Photo Accessories for Fanatical Camera Geeks

This is about a store in Japan that sells unique camera accessories, distinctive modification components and other photo related items that some Shutterbug readers dream about.

Sixteen or seventeen years ago I was prowling the shops in the Nipponbashi (Denden Town) area of Osaka with my colleague and friend Isao Nishijima. We were staying close by at a hotel near Namba Station. More compact than the more famous Akihabara district in Tokyo, Nipponbashi is Osaka’s electrics/computers/appliances shopping district and it is huge.

If you are otaku, a visit to this area can be a literally overwhelming experience. Otaku describes a person who is obsessed with something—electronics, manga and pop culture are typical examples. In our case, the obsession was cameras and related technology, particularly at the granular component level.

Earlier that day, Nishi and I had visited Yodobashi Camera, one of the largest camera retail enterprises in the world. We’ll save that story for another time.

Because he lived in Osaka before temporarily relocating in the US to help me reorganize and direct Minolta Camera’s camera repair and technical support departments, Nishi knew exactly where to go. After a short walk we found a covered shopping arcade—a street lined on both sides with shops and vendors—that was devoted to the tools, testing equipment, components and accessories commonly used in the process of electronics repair. We had found heaven.

You and I can’t go there today, but through the miracle of online shopping we can explore a store that is a miniature, microcosmic glimpse of what one can experience at Nipponbashi or Akihabara. The store, which was founded in Tokyo in 1958, is called Japan Hobby Tool.

Japan Hobby Tool
Japan Hobby Tool offers many products that an inexperienced novice can handle, but be careful if you are tempted by some of the repair tools. Because I have seen firsthand the damage an untrained civilian can do to a camera by attempting to disassemble, oil, glue or clean it with compressed air, I hereby strongly recommend that you never ever take your camera apart or—for that matter—go anywhere near it with a screwdriver or spanner. Leave camera service to the trained professionals and save the tears for cutting onions.

Custom Mods
Easy to install (and easy to remove) JHT’s protective silicon skins, like the one shown at the top of this story, are available for various specific models. They come in four colors (including the camo shown) and prices range from around $10 for a subcompact to $30 for a mirrorless or DSLR. The benefits are obvious, I think—you can avoid those tiny nicks and scratches that add up over the months to degrade the finish and ultimately erode the resale value of a camera.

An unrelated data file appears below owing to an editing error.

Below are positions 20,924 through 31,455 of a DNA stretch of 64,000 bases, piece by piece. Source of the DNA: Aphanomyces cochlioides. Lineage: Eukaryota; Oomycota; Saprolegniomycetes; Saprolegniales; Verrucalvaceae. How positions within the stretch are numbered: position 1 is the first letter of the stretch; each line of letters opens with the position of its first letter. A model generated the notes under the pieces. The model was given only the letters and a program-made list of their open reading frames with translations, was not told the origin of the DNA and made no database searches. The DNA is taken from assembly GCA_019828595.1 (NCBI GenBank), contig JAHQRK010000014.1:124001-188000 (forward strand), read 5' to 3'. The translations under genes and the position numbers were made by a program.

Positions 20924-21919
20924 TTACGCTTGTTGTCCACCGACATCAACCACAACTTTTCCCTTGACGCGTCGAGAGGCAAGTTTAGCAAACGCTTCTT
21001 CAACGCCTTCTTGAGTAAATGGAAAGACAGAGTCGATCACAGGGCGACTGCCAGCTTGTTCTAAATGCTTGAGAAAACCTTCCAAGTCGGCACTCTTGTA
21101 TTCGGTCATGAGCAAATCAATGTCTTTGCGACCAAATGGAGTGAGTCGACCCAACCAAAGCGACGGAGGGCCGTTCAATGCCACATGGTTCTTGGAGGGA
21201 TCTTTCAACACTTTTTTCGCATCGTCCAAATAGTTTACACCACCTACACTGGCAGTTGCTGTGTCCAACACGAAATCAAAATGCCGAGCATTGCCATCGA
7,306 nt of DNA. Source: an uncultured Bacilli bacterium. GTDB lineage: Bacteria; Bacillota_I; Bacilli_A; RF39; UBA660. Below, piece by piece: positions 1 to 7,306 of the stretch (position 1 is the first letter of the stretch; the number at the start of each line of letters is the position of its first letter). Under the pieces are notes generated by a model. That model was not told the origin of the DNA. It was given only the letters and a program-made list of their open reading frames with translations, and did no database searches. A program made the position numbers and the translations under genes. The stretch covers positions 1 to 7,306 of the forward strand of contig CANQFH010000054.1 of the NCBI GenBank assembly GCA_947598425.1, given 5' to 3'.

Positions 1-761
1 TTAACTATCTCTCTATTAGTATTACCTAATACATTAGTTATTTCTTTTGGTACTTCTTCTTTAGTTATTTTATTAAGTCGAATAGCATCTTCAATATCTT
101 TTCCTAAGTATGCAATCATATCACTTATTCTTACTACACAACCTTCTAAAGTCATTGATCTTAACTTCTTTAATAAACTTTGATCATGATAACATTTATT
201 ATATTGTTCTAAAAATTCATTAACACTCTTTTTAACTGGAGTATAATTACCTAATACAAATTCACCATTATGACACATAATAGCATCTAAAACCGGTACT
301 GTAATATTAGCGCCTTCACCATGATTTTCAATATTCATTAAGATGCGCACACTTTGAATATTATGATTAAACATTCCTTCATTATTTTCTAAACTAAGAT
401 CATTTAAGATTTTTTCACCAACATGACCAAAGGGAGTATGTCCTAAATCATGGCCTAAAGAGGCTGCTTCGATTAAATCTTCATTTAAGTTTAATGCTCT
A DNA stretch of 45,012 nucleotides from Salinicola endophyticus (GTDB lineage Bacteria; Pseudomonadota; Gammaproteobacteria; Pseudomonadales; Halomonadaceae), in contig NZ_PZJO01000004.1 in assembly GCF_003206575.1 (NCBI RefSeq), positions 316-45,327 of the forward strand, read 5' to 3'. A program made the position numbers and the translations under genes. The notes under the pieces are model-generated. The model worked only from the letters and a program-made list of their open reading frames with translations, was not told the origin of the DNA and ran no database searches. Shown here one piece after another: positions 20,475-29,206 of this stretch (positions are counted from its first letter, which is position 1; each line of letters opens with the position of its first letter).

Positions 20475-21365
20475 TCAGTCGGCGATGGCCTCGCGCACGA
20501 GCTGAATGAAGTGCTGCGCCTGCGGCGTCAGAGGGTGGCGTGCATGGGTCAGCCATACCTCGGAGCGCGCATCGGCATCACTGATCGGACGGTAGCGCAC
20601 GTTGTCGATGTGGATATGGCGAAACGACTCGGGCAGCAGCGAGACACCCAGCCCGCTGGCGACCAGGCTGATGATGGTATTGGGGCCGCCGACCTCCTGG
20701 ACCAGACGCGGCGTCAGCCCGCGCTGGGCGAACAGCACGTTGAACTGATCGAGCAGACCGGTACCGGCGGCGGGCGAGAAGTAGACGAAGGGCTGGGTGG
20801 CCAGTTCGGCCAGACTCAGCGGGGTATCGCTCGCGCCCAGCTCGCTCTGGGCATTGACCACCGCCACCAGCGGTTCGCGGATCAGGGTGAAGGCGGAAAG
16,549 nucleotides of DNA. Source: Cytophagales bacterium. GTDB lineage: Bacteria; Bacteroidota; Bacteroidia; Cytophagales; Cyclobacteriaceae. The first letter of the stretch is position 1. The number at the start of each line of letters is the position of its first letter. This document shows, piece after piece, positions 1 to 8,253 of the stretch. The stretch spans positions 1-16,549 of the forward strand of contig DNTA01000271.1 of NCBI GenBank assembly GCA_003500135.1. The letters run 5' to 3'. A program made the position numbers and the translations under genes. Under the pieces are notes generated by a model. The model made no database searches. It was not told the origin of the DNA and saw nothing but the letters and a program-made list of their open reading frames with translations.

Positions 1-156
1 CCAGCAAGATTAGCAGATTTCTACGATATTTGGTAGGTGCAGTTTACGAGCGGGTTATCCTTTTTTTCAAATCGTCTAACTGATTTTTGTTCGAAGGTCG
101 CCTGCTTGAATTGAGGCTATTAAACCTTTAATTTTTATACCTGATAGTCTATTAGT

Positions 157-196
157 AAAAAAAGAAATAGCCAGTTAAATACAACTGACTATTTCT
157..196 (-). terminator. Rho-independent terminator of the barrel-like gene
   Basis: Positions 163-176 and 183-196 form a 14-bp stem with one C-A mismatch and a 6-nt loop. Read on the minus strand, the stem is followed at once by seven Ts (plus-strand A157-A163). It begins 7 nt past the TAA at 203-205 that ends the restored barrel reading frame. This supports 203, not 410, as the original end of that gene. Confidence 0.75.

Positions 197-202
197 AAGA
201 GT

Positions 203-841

Also available, silicon skins for a range of popular lenses. You can buy a Lens Rim which consists of a bumper for the front and a band that fits over the focusing ring for about $10. For long telephoto zooms they offer complete skins that cover nearly the entire lens.

The coolest things in my opinion are the Camera Leather Decoration Stickers that can be applied to the metal surfaces of certain cameras for that customized, one-of-a-kind modification. Their name does not do them justice. You’ve seen pictures of rare Leica cameras with lizard skin covers? Well, from JHT you can order red faux crocodile for your Olympus XZ-2, for example, or digital urban camo covers for your Sony RX100.

I customized an old Olympus EP-1 because I couldn’t stand the bare, shiny metal surface of the body. That’s how I found Japan Hobby Tool in the first place. The parts they sent me were neatly dye-cut and fit the camera contours perfectly. Cost was $10. Had I not known better, I’d have sworn the camera came from the factory with the leather covers in place.

Wait, There’s More
You can also buy self-adhesive foam that can be cut to shape to replace the Light Seals in older film cameras, light trap flocking material, helicoid grease (which you should never need for your lenses but is great for fishing reels and other things with metal-on-metal gears), cork to replace the platform padding on a tripod or ballhead and more.

Then there’s the Tent. Think of it as a lightweight, portable duck hunting blind that provides camera shooting cover when you’re waiting out wildlife—or backyard squirrels for that matter—and don’t want to be seen. I need one of these, I really do. They cost $125 and that’s just about $115 over my current budget for things I’ll probably use only two or three times ever. But I really need one.

Camera Charms and Necklaces
Last items of interest are the camera necklaces and charms. Priced under $16, all are made in Japan and are amazingly realistic. Some feature Swarovski crystal and real leather. They resemble tiny Leicas, Nikons and even a Polaroid SX70. Typical size is around 0.4 x 0.7 x 0.4 inches (that’s 11 x 20 x 11 mm) and they weigh in around 10 grams.

—Jon Sienkiewicz